Fifteen bone-jarring minutes later, we arrive at the infamous Olympic diving pool, built during the Soviet era but never used for its intended purpose. The pool is a solemn concrete rectangular hole in high dives. During the 90’s, it was a site of Taliban executions, the accused pushed from the top high dive into the empty pool below. Those that survived were deemed innocent. Most, not surprisingly, were found guilty. Rusted ladders, missing most of their rungs, still cling to the sides of the towers. Looking up the ladders, an eerie flash of men and women being forced to climb the steep metal rungs to meet their judgment appeared in my mind. I shivered, feeling a chill down the back of my neck. Now Afghans use it for dog fighting and impromptu football games. We stand underneath the shadow of the high dives watching a group playing football below us. Voices ricochet around the inside of the concrete pool along with the soccer ball. A full moon rising behind us illuminates the men, while the dusty air adds a strange softness to the scene.
My driver, Habibe enthusiastically agreed to drive me to Mazar I Sharif. The one condition being that his 70-year-old father- in- law come along as ‘protection’. Mahmahdoud aka “John”, looks to weigh in at about 100 pounds, and like many his age, he is missing several teeth, and his eyesight is poor. I’m not sure who’s protecting whom on this road trip, but having a respected elder in the car is never a bad thing. It will take us nine hours to get to Mazar, assuming that Salang Pass is not snowed in. I become a little apprehensive when Habibe asks me for the first time to please pull my scarf further forward, entirely covering my hair and creating a hooded shadow to hide my fair features behind. The signal that this road trip is not like the family road trips out to the Grand Canyon. There will be no roadside picnics and corny photo ops. My main concern is not bandits or the Taliban, it’s the car. We are traveling in the same car that broke down three times in one day last week, and while Habibe assures me its travel worthy, I have my doubts.
We leave Kabul to see snow covered mountains on the left, smaller rolling hills to the right lead us out onto the Shomali Plain. We pass a jeep whose inside is filled beyond capacity with Afghan men, hanging on the back are three more, and as we pass I notice one more sitting on the hood like some sort of comical hood ornament. On our left, the river is raging and we follow the river for the next forty kilometers as we climb the switchbacks leading to Salang Pass. These mountains are part of the Hindu Kush and this road is a major trucking route. Heavily bejeweled trucks clog the roadways in both directions. These trucks are most typically red or green with an elaborately detailed painting covering every possible surface, often including the wheel rims.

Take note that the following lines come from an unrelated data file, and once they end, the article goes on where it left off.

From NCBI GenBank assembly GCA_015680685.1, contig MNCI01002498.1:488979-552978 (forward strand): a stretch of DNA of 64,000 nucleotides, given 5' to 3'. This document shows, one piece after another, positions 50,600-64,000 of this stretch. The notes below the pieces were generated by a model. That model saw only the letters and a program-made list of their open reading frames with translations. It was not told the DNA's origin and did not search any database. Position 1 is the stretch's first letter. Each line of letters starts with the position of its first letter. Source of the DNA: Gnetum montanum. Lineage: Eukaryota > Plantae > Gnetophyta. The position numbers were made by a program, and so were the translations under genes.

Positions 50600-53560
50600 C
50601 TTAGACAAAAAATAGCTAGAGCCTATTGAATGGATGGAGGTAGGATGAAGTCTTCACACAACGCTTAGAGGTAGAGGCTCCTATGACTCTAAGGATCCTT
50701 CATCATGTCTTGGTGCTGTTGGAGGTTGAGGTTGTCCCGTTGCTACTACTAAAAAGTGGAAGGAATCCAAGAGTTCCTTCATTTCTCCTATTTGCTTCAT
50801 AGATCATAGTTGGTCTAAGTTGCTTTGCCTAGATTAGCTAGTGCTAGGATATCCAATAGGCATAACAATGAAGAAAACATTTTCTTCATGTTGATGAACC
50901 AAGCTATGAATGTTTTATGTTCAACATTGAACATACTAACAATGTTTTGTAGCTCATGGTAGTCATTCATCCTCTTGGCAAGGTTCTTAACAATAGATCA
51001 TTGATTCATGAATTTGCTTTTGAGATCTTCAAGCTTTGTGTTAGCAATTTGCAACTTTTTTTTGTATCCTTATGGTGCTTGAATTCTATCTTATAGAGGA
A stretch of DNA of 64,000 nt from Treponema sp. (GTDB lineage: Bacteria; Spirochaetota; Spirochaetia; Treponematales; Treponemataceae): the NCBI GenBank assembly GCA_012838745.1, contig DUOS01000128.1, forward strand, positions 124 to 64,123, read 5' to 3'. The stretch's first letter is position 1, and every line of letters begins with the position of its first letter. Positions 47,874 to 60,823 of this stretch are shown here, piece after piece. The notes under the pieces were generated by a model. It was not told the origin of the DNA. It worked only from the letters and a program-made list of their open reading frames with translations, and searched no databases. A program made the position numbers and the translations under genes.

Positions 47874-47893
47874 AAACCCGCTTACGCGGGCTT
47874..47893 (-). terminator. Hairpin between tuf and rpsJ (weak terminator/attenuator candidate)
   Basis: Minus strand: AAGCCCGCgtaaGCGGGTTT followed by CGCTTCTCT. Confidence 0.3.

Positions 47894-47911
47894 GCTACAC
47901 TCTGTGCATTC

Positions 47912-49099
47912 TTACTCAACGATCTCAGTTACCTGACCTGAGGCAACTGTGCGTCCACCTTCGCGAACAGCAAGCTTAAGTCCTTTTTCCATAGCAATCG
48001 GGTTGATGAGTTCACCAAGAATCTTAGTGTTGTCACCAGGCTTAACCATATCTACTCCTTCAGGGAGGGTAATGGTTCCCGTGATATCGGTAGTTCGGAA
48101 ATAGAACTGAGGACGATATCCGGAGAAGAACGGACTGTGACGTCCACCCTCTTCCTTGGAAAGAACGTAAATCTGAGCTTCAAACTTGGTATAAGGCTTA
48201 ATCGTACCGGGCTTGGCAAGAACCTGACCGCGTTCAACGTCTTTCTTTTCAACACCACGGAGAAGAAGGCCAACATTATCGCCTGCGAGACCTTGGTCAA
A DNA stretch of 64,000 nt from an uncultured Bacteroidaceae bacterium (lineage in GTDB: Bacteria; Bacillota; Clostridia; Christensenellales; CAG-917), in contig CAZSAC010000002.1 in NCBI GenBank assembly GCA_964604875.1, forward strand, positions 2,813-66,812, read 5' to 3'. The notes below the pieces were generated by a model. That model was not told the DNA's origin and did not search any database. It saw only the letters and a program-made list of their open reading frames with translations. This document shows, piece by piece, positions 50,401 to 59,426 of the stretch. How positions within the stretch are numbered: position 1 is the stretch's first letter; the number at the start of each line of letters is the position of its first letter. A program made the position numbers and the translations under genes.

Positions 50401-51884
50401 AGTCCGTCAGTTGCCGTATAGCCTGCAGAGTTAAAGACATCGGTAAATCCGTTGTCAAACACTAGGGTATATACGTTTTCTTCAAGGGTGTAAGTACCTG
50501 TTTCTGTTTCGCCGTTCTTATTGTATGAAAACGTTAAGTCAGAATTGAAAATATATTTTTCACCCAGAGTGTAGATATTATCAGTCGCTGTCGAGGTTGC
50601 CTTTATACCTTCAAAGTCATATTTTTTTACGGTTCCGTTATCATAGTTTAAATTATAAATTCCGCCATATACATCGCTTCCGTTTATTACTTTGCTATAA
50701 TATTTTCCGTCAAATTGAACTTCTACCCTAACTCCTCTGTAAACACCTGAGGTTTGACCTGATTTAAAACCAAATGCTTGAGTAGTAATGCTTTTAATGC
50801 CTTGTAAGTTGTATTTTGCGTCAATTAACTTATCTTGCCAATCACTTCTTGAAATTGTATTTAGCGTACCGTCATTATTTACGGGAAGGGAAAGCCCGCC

As the landscape turns completely white with snow, we follow these trucks into a series of tunnels that aim to protect the narrow roadway from avalanches and heavy snowfall. They are all unlit, but many have natural light coming through at regular intervals, all but the last, and longest. Its like entering a deep cavern, the walls and road are wet and large craters hopscotch across the road creating yet another obstacle to safe driving in addition to the complete darkness. Many Afghan cars have very dim lights, many motorbikes have none – so often you don’t see another car until you are right on top of it. Majority rules here much like on the streets of Kabul – whichever team has the most cars spread out across the width of the tunnel wins.
We emerge unscathed on the other side to some of the most spectacular scenery I’ve seen. As we descend the switchbacks, cars of burqa’d women and Afghan men stop for impromptu picnics. The snow recedes above us and the mountains that surround us are covered in lush grass and wildflowers. The river continues to rage along beside us on the left and the landscape is dotted with sheepherders, lavender flowers and red poppies, and the occasional horse. The game trails that crisscross this area scream for lengthy trail running and mountain biking – I wonder to myself how badly landmines this area is and for the first time I wonder if I could perhaps arrange a little excursion in future visits with my mountain bike.
Crossing through the gates that mark the entrance to Panjshir province, I break into a wide smile and look behind me to where my orange Niner is crammed into the back of the Landcruiser. In one of the few countries where women are not allowed to ride bikes, I’m planning to do just that – in one of the most beautiful areas of the country. The Panjshir valley.